But when we've pre and posted our CTE students, our performance rates have gone down. But our persistence rates went up. So we've looked at that as to whether or not that's a procedure that we still want to do.

And then, you can scroll down a little bit. One of the things that we do is look at all these and try to determine gaps. There's major what we call macro gaps, and we look at how many students that we're serving in the CAEP outcomes, those program students that we're-- not the ones that just come in for services, but come in and actually stay for 12 hours or longer and are actually considered a student.

So we look at those students over a three-year period and how many we've served compared to the census results that we've looked at. But a more important one is micro gaps. And if you can scroll down-- and that deals with persistence. Why are people coming in the door and not staying?

And so in our consortium, we have data coordination meetings with everybody that's the TOPSPro Enterprise coordinator at each site. And we're working together to look at how to improve persistence and how to improve performance. And the things that we look at everybody shares, and then we try to come up with solutions together as a consortium.

So in terms of sharing this out, members use this to write WASC reports. I'd share a number of WASC visits. I know a lot of people on here do.

A lot of people use the data to write their own WASC or their own FPMs, or also sharing this with board members within the district. Members in the consortium are able to find their own data in here without going through TOPS and doing it. By creating these tables, they're able to go in and pull their specific data. And then they're able to create their own reports for their own sites.

And we also share this at our board meetings, so it's on our agendas. It's in our minutes, and it's also on our board website. You can check out and go to the Data page. You can see the entire report there.

So there's a number of different ways that we get this out to the public. Now, one of the things that we talked about when we were preparing for this is, do we use any of this to market? And how can we use this--

Hey, John, before you get too far into that, Dana asked, you reference literacy on a couple of these tables. What do you mean when you reference the word "literacy?"

Yeah, let me get into that. My apologies. So this was set up to talk about the NRS tables and how you compare across the state within NRS. And NRS is National Reporting System. That means that is the strictest definition of a student, a pre- and post-test. You got demographics, and then they had more than 12 hours of instruction.

So one of the things that we do is look at the CAEP Summary. So there's three sections in the CAEP Summary table. The left section is the literacy or NRS section. So that is what I'm saying is the strictest definition of a student.

So a lot of students in the middle section, which is the CAEP outcome-- they don't necessarily pre- and post-test, but they certainly have outcomes for us. They get jobs. They increase wages. They transition to post-secondary institutions.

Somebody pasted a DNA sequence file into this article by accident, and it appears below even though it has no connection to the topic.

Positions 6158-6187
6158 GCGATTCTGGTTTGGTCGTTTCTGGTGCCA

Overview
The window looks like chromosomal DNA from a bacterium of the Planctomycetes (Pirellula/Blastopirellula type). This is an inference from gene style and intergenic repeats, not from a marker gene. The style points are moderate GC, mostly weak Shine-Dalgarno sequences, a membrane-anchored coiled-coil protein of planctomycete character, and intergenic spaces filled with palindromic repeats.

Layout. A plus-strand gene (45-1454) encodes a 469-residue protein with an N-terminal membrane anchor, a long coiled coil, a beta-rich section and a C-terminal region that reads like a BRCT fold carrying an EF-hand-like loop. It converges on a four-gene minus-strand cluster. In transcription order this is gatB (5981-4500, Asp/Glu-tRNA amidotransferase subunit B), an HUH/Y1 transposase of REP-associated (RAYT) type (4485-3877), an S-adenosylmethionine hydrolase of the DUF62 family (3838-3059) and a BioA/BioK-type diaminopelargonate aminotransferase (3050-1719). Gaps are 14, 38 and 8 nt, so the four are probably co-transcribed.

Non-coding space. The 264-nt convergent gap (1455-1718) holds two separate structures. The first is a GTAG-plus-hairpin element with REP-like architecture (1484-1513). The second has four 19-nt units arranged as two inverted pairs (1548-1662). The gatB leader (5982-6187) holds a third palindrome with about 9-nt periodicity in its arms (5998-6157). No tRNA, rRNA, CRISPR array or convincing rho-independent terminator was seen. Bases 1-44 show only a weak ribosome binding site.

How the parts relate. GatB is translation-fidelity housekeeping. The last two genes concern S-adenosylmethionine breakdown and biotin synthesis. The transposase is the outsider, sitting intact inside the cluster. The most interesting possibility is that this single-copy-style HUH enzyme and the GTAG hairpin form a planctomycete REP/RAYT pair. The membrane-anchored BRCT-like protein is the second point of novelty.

And so that Literacy section is going to be a smaller enrollment number than the CAEP Outcomes section. And then the farthest section to the right of a CAEP Summary table is the CAEP Services. And that's everyone that walks through the door and has provided some kind of services, whether it's testing services or counseling services.

In our case, we have a really large number of services because some people come to our Career Center, and they just want to take a typing test. This is non-COVID obviously. So we have 600 people that come through our Career Center. And probably 400 of them don't get 12 hours of instruction, because they're coming in for very specific goals. So that is something that affects our persistence because we capture them as having come through and received services, but they don't have the goal of wanting to stick around for 12 hours.

However, that Literacy is people that pre, post, have demographics, and have more than 12 hours of instruction. Does that answer that question?

I think so, yes.


Yes. Yeah, it is-- since I do a lot of WASC, I developed this in a way that our members can use it for their WASCs. The other thing about using the CAEP Summary versus the NRS is that some of our members are not-- we owe a title to. Some of them were-- we owe a title to and weren't renewed. I won't go on about how that makes me feel. I'll leave that just to dangle out there. But even though I thought their application was very compelling, that's the last I'll say to that, says Forrest Gump.

In any event, some of those institutions are still-- they still continue to-- are pre/post-testing. They're doing everything they did as if they were CAEP-- I mean, we owe a title to institution. And so we're still able to capture that data.

But we also use that CAEP Summary data, which is that middle section in the CAEP Outcome, which is the middle section of the CAEP Summary table. That's what we use to determine funding. We looked at enrollment through that. And that's how, as an institution-- if you scroll down, Jay, I think that shows that.